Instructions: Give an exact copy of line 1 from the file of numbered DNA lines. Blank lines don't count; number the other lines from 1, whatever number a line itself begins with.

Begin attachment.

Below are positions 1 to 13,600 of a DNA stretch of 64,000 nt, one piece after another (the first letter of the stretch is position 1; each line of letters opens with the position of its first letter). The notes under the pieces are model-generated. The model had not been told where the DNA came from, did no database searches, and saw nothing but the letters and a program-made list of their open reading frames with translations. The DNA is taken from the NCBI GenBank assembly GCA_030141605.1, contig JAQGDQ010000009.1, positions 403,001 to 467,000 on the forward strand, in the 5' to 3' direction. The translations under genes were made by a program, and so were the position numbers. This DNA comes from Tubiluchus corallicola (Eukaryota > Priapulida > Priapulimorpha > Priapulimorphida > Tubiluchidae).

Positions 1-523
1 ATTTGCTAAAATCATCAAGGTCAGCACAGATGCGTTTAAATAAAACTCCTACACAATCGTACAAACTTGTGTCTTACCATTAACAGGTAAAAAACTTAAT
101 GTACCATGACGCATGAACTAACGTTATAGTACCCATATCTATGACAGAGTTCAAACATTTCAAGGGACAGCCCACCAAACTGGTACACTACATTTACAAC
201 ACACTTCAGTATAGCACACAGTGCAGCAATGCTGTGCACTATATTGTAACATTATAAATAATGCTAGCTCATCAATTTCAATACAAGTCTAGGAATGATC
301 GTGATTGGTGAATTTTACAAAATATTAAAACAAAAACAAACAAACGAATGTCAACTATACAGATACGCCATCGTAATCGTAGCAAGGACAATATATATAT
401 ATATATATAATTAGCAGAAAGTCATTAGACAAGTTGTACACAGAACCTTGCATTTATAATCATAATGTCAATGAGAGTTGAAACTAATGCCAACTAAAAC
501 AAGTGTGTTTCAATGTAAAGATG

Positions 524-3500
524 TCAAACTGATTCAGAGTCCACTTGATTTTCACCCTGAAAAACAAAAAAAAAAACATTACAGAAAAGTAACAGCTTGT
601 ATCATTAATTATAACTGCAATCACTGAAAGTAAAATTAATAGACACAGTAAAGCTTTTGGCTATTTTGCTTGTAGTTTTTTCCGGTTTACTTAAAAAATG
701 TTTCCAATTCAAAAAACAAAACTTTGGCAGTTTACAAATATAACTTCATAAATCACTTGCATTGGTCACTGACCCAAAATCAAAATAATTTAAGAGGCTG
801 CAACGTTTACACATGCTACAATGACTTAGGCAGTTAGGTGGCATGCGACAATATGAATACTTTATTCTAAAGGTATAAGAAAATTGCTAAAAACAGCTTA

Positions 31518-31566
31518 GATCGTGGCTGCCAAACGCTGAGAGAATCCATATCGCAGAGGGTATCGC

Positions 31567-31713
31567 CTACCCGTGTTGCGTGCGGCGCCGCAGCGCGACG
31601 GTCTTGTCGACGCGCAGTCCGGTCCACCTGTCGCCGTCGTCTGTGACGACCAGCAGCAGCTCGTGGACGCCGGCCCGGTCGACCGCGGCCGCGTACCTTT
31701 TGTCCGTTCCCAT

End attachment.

Below are positions 1 to 13,600 of a DNA stretch of 64,000 nt, one piece after another (the first letter of the stretch is position 1; each line of letters opens with the position of its first letter). The notes under the pieces are model-generated. The model had not been told where the DNA came from, did no database searches, and saw nothing but the letters and a program-made list of their open reading frames with translations. The DNA is taken from the NCBI GenBank assembly GCA_030141605.1, contig JAQGDQ010000009.1, positions 403,001 to 467,000 on the forward strand, in the 5' to 3' direction. The translations under genes were made by a program, and so were the position numbers. This DNA comes from Tubiluchus corallicola (Eukaryota > Priapulida > Priapulimorpha > Priapulimorphida > Tubiluchidae).